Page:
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British medical team formed to discuss facial-transplant safety, ethics issues

London — A British veteran of the 1982 Falkland Islands War may be the next facial-transplant recipient — but it may be months before he finds out for sure.

In June, a medical team from London’s Royal Free Hospital gathered to begin considering whether the surgery is safe and whether it is likely that patients will be able to cope with the psychological impact.

Falklands veteran Simon Weston, who suffered massive burns in the 1982 conflict and is one of 29 patients who have been identified as potential transplant recipients, was set to testify at the meeting why he thinks doctors should be allowed to perform facial transplants.

It could be months before a final decision is made whether the team will get the go-ahead to perform the surgery, and which of the potential recipients will be chosen to undergo the procedure.

In a report issued in 2003, England’s Royal College of Surgeons expressed concerns about face transplants, concluding that more research was needed regarding the psychological impact on recipients and the donor family, and that greater understanding was needed about the effects of life-long drugs a facial-transplant recipient would likely have to take in order to inhibit rejection of the transplanted tissue.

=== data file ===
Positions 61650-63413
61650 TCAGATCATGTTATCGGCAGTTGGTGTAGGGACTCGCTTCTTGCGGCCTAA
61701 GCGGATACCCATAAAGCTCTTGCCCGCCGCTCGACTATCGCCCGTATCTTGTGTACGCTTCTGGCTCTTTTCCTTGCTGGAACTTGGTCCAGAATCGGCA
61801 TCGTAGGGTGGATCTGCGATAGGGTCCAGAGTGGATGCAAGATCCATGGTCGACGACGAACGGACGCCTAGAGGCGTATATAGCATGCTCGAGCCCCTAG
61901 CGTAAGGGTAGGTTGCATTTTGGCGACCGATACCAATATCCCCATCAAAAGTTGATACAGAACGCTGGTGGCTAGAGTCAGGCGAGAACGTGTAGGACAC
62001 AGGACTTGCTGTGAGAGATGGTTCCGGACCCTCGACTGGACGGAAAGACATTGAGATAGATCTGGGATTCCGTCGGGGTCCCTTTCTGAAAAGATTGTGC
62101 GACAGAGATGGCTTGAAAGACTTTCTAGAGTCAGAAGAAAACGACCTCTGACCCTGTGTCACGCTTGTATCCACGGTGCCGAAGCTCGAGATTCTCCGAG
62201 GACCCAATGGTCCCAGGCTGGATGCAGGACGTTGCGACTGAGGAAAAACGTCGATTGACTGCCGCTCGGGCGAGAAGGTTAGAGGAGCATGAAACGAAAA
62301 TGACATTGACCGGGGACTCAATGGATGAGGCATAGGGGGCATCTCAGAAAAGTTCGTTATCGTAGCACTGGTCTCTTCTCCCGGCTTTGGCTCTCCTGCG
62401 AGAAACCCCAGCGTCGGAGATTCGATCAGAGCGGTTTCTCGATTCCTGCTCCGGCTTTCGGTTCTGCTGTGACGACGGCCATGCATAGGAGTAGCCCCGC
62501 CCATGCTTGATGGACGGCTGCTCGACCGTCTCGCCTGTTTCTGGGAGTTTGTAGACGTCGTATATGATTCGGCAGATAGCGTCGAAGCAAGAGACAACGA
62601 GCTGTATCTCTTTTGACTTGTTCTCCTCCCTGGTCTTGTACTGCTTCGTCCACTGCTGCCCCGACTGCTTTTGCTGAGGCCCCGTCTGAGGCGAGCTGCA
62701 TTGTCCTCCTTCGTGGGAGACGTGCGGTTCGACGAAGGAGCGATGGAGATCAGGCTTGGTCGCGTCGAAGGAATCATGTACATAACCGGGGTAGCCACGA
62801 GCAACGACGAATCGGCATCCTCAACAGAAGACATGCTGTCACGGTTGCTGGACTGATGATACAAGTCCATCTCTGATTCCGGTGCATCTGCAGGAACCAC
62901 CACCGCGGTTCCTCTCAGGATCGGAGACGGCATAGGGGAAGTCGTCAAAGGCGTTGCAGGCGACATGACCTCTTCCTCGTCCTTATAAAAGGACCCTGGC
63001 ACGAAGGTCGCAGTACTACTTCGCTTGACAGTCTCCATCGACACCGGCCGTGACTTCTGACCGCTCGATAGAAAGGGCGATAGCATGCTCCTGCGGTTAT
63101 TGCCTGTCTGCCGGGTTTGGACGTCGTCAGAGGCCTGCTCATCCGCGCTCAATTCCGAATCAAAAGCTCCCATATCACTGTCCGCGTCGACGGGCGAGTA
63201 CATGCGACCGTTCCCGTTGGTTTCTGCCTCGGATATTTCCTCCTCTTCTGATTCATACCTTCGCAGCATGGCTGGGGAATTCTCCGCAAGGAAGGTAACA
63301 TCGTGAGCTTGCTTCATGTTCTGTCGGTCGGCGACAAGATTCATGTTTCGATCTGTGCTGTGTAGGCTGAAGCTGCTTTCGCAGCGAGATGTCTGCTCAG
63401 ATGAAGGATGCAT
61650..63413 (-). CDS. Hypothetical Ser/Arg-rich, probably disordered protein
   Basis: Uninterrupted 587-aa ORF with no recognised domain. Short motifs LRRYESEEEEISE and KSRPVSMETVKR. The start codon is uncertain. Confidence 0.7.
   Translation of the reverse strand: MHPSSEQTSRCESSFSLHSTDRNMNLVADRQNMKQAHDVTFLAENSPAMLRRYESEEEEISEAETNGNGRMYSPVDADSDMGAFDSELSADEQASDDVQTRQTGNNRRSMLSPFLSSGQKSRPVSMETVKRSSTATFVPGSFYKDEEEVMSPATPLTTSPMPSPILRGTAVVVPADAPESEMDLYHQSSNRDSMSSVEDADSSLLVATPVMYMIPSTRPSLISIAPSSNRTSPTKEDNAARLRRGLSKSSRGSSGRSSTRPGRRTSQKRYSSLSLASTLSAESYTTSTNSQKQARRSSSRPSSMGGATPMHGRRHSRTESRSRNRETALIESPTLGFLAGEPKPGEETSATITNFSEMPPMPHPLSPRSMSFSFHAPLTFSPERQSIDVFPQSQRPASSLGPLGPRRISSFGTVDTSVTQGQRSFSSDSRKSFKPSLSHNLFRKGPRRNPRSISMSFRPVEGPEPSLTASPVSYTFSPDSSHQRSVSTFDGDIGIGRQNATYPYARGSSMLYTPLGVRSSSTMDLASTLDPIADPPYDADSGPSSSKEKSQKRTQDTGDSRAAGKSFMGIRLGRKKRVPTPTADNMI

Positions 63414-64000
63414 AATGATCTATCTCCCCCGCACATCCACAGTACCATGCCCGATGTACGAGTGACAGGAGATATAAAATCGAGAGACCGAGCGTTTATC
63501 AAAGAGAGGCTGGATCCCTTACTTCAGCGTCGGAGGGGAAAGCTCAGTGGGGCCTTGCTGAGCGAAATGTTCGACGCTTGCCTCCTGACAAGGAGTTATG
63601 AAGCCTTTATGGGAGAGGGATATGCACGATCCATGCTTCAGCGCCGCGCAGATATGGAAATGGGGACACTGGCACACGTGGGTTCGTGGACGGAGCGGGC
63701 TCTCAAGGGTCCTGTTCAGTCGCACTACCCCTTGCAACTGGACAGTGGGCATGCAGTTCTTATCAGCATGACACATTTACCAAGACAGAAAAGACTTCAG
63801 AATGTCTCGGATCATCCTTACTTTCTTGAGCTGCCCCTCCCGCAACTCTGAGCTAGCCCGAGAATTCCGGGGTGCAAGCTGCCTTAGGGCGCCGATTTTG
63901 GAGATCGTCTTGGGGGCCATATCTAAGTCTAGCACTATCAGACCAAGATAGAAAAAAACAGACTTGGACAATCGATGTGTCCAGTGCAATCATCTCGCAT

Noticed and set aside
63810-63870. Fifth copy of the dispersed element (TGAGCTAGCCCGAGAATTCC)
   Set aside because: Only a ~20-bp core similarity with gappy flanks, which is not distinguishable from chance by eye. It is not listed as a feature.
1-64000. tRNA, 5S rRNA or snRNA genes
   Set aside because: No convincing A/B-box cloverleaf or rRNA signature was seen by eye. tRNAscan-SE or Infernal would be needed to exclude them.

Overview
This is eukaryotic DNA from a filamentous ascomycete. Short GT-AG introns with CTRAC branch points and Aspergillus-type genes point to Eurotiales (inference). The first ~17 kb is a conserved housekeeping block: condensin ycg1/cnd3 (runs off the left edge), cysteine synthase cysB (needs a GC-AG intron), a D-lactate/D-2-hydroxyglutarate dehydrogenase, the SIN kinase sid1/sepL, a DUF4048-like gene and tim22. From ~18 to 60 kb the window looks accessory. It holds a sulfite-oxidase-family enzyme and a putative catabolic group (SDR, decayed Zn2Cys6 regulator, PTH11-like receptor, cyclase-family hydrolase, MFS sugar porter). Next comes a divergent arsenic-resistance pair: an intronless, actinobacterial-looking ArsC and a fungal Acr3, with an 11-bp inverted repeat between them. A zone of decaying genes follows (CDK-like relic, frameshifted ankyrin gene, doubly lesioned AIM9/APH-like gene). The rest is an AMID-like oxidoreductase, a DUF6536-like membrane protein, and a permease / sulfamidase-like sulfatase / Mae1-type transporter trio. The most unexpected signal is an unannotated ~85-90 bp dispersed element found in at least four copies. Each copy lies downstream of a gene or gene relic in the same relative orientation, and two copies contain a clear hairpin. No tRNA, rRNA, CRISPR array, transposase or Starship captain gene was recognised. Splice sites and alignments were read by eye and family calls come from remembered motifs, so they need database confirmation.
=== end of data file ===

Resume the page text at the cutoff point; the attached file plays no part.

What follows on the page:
In November 2005, Isabelle Dinoire, a Frenchwoman who had been mauled by a dog, received a section of nose, lips and chin in a partial facial transplant performed by a 50-person surgical team in Amiens, France. In a 17-hour procedure in mid-April, a team of Chinese surgeons transplanted the right cheek, upper lip, eyebrow and nose of an anonymous donor onto the face of Li Guoxing, a 30 year-old Chinese farmer who had been severely injured in an attack by a bear.

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